content-visibility: the new CSS property that boosts your rendering performance

Coming to Chromium 85 is content-visibility (part of Display Locking):

content-visibility enables the user agent to skip an element’s rendering work, including layout and painting, until it is needed. Because rendering is skipped, if a large portion of your content is off-screen, leveraging the content-visibility property makes the initial user load much faster. It also allows for faster interactions with the on-screen content. Pretty neat.

You see that correct in the image above: rendering went from 232ms down to 30ms … that’s a 7x improvement!

Now don’t go plastering this all over your site, but use it carefully. As Una noted:

Combined with contain-intrinsic-size it’d look like this:

.story {
  content-visibility: auto;
  contain-intrinsic-size: 1000px;

content-visibility: the new CSS property that boosts your rendering performance →

React Refresh Webpack Plugin

If you’re using React Hot Loader, it’s time to start looking at React Refresh Webpack Plugin, an EXPERIMENTAL Webpack plugin to enable “Fast Refresh(which you might know from React Native) for React components. It’s also to be included with Create React App version 4.0 (now in alpha).

Installation per NPM/Yarn:

npm install -D @pmmmwh/react-refresh-webpack-plugin react-refresh

Once installed you must also adjust your Webpack and Babel configs to activate it.

React Refresh Webpack Plugin →

πŸ™€ In case you’re a bit scared by that EXPERIMENTAL word in there, here’s what Dan Abramov – author of React Hot Loader, amongst many other things – says about it:

Modern CSS grid solutions to common layout problems

Kevin Pennekamp (Vycke):

With the addition of grids, we can overcome media-query fatigue. Not only make our CSS more maintainable, but they also improve the user experience. We can let CSS handle the available space. In this article, I will describe three layout implementations that can improve your (personal) website.

The addition of Grid Layout to CSS indeed has changed the way I lay out web pages quite a lot. I don’t event want to go back to using floats (or tables, before that) πŸ˜…

Modern CSS grid solutions to common layout problems →

What does 100% mean in CSS?

Amelia Wattenberger:

One of the CSS units I use most is the wonderful % β€” so handy for positioning elements on the page.

Unfortunately, the rules aren’t exactly straightforward. One question I’m always asking myself is: β€œPercent of what?”

Hopefully this guide can help clear things up.

As per usual: It Dependsβ„’

Amelia being Amelia here she sprinkled plenty over beautiful and interactive examples for you to play with across the page. Very nice!

What does 100% mean in CSS? →

πŸ’β€β™‚οΈ The fact that percentages (sometimes) are calculated against the width of an element enabled us to create aspect-ratio boxes in CSS. That method is being supplanted nowadays, as CSS Sizing Level 4 specifies a aspect-ratio CSS property.

Using Trello as a CMS

Good idea by Carly:

Trello is a web application I’d used for project organization before, and I realized that with the assistance of the Custom Fields power-up, I could pretty much get every field needed to run a portfolio just from their API. Just on a standard card, I can input a title and description, add image attachments, and tag it with labels; custom fields gave me the ability to add the project completion date and URL.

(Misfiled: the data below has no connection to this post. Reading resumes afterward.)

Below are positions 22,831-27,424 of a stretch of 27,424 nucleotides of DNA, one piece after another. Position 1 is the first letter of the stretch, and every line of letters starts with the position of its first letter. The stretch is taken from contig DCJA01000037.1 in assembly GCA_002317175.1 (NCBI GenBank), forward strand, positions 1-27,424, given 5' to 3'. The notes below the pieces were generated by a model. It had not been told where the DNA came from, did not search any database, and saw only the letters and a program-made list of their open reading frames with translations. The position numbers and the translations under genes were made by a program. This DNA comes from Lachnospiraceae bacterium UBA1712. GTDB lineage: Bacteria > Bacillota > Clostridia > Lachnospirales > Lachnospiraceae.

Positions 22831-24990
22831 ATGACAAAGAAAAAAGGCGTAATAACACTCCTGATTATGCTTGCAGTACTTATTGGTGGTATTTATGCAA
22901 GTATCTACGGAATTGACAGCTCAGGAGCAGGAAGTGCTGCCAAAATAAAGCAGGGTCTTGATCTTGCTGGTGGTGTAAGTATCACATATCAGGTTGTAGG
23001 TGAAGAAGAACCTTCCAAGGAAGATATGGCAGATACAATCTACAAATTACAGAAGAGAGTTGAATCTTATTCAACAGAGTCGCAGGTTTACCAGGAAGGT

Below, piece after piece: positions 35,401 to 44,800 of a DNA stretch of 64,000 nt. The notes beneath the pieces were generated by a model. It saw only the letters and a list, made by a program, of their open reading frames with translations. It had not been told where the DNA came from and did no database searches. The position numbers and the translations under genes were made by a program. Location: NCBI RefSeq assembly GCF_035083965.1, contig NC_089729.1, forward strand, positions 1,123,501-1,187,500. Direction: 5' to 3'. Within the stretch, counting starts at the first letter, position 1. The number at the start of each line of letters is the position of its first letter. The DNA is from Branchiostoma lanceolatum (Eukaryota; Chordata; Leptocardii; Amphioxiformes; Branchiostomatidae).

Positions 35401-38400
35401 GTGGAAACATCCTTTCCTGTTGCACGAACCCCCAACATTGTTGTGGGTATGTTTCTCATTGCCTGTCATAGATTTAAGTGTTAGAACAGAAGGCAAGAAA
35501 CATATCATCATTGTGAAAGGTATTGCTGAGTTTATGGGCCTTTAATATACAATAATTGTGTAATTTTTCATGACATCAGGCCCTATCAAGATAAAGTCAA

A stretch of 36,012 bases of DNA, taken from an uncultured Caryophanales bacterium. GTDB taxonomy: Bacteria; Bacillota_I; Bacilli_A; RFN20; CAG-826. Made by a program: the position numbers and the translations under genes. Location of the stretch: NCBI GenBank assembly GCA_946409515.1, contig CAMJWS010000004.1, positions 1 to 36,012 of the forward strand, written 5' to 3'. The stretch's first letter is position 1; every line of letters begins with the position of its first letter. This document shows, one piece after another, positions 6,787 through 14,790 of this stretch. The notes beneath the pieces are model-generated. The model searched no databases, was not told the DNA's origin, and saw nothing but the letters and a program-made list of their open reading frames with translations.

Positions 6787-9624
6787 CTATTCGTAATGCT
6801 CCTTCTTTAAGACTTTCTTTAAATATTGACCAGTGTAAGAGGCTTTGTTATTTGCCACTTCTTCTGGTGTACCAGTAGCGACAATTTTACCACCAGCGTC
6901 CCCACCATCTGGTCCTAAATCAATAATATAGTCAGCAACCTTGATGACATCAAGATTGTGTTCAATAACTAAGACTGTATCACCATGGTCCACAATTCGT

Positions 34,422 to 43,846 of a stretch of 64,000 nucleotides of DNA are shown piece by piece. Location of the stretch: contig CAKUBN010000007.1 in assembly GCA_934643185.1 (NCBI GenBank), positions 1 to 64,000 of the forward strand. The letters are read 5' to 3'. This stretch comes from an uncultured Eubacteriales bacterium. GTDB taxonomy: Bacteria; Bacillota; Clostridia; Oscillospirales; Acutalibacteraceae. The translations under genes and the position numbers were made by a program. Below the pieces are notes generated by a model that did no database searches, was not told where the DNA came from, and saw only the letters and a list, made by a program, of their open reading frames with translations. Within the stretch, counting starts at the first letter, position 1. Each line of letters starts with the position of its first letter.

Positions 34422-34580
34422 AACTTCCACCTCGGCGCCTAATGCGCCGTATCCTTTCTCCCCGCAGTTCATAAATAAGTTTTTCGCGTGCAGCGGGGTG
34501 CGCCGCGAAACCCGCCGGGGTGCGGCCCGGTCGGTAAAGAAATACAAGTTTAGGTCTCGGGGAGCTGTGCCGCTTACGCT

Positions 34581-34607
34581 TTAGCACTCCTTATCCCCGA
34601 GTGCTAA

Phil Hawksworth recently wrote a more extensive post on it too, with an updated API to use.

Have to remember that one when building a new workshop exercise. πŸ™‚

2017 post by Carly: Using Trello as a CMS →
2020 post by Phil: Using Trello as a Super Simple CMS →

Introducing Rome – Unifying the frontend development toolchain

Back in February, Rome – an experimental JavaScript toolchain – was pre-released by open-sourcing its code.

Rome is designed to replace Babel, ESLint, Webpack, Prettier, Jest, and others. It unifies functionality that has previously been separate tools. Building upon a shared base allows us to provide a cohesive experience for processing code, displaying errors, parallelizing work, caching, and configuration.

Last weekend things became a bit more official and the website/docs got published. Rome still only does linting at the moment, but already looks really good.

If you want to jump in without reading too much documentation, here goes:

npm install rome
rome init
rome check

Rome Frontend Toolchain →

Remove background noises during a conference call with Krisp

The past few weeks I’ve been using Krisp during Zoom/Meet/Skype/etc. calls. It is a virtual microphone which uses artificial intelligence to filter out background noises. Once installed you select a microphone for it to filter, and then inside Skype/Zoom/Meet you choose the Krisp Virtual Microphone to use.

While I was a bit sceptical at first, here’s a few scenarios where it’s already helped me out:

  • My kids playing with their LEGOs in the same room.
  • Traffic passing by (We live next to a busy road β€” until we move to our new house that is).
  • A fan whirring in the background.
  • Me, typing, while we converse
  • …

Krisp →
(referral link which will get you 1 month of free use)

React Spectrum – A collection of libraries and tools that help you build adaptive, accessible, and robust user experiences.

By Adobe:

React Spectrum includes three libraries:

  • React Spectrum β€” A React implementation of Spectrum, Adobe’s design system.
  • React Aria β€” A library of React Hooks that provides accessible UI primitives for your design system.
  • React Stately β€” A library of React Hooks that provides cross-platform state management and core logic for your design system.

React Spectrum →